PARACHUTE, Colo. (CBS) – Colorado health officials say there is no public health danger from chemicals leaking into groundwater in Parachute but dozens of people had questions about the incident.
“We’re the watchdog group for Western Colorado,” said Leslie Robinson with the Grand Valley Citizens Alliance at meeting Monday night to answer those questions.READ MORE: Colorado Day Of Remembrance Honors Those Who Lost Their Lives To COVID
About 150 people were at the meeting, voicing concerns about the leak of natural gas liquids, saying those hydrocarbon chemicals could taint the creek.
The leak was discovered March 13 and the cleanup continues.
Robinson is among many residents who feel there has been a lack of transparency from both state agencies and the company involved — the Williams Co.
Robinson complained of a wait-and-see attitude rather than being proactive about getting rid of the chemicals.
Matt Lepore, the director of the Colorado Oil and Gas Conservation Commission said communication is key.READ MORE: A Year After COVID Death, Mike Farley's Family Mourns Lost Opportunities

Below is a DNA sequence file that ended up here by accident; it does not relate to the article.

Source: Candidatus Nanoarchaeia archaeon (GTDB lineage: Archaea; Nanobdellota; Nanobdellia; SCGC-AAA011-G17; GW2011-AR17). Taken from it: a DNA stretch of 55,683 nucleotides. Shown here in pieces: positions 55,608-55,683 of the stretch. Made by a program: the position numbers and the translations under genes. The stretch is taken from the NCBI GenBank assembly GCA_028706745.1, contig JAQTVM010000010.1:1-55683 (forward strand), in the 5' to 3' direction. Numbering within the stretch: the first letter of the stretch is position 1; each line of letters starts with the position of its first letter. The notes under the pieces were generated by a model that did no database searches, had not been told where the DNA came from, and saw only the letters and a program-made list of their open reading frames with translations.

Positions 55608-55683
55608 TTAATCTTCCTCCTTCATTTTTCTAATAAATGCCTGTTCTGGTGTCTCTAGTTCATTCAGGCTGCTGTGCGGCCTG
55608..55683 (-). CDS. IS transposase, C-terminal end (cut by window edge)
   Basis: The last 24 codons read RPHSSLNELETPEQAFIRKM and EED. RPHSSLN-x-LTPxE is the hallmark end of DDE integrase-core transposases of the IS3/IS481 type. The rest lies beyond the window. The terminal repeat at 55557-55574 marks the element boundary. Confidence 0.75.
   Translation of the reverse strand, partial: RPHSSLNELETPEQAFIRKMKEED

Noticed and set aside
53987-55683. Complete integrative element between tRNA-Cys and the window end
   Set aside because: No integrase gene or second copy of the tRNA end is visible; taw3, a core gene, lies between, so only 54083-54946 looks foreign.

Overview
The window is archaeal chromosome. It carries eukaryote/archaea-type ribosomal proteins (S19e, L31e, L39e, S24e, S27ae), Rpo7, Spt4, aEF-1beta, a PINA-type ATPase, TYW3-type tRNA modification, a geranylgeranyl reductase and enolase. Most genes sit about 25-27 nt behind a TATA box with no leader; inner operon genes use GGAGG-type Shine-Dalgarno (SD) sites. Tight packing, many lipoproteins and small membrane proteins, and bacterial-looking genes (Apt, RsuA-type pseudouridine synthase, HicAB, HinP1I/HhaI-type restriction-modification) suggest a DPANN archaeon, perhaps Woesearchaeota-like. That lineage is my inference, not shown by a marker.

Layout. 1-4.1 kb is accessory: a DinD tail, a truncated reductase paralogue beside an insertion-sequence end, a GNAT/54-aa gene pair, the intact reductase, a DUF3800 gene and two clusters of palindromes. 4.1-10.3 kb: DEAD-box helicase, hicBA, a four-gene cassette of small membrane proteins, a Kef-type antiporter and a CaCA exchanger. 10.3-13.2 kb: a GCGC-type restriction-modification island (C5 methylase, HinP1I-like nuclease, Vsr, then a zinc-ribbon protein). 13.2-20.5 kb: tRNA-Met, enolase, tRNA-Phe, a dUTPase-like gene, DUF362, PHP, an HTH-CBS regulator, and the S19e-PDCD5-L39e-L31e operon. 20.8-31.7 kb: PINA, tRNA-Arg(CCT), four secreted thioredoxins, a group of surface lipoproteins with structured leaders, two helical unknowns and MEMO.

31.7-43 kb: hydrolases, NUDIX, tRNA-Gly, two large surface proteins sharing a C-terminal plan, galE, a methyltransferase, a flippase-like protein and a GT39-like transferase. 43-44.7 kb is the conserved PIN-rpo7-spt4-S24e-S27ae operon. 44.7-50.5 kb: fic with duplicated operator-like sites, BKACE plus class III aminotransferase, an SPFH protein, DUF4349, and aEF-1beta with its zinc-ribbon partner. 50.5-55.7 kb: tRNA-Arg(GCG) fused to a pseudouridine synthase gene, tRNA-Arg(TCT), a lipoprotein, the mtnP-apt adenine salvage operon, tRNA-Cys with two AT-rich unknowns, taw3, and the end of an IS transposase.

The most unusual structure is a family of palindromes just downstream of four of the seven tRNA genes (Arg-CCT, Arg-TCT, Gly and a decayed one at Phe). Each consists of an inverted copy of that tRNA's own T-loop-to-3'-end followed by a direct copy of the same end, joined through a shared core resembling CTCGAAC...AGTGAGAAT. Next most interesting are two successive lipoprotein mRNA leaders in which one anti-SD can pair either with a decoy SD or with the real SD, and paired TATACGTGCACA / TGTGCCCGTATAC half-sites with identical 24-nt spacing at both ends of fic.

“People are concerned about what’s going on and it’s important to keep them informed,” he said.
The chemicals are leaking from the groundwater into the creek, where they then dilute and evaporate.
Still small levels of benzene have been detected but in the creek but below a level dangerous to humans.
The Williams Co. says it is working on the problem.
“On any given day we have 20 or 25 people working on this,” said Dave Keylor, a vice president and general manager of Williams. “We’ll be here until it’s cleaned up. I can’t tell you for sure how long that will be.”
It’s the disparity between the cleanup process and the company’s attitude that has some of those residents still questioning what’s really going on.MORE NEWS: Bill To Reduce Standardized Testing Load For Colorado Students Passes Out Of Committee
“To call this a small event yet this will takes years to clean up is an oxymoron,” Robinson said.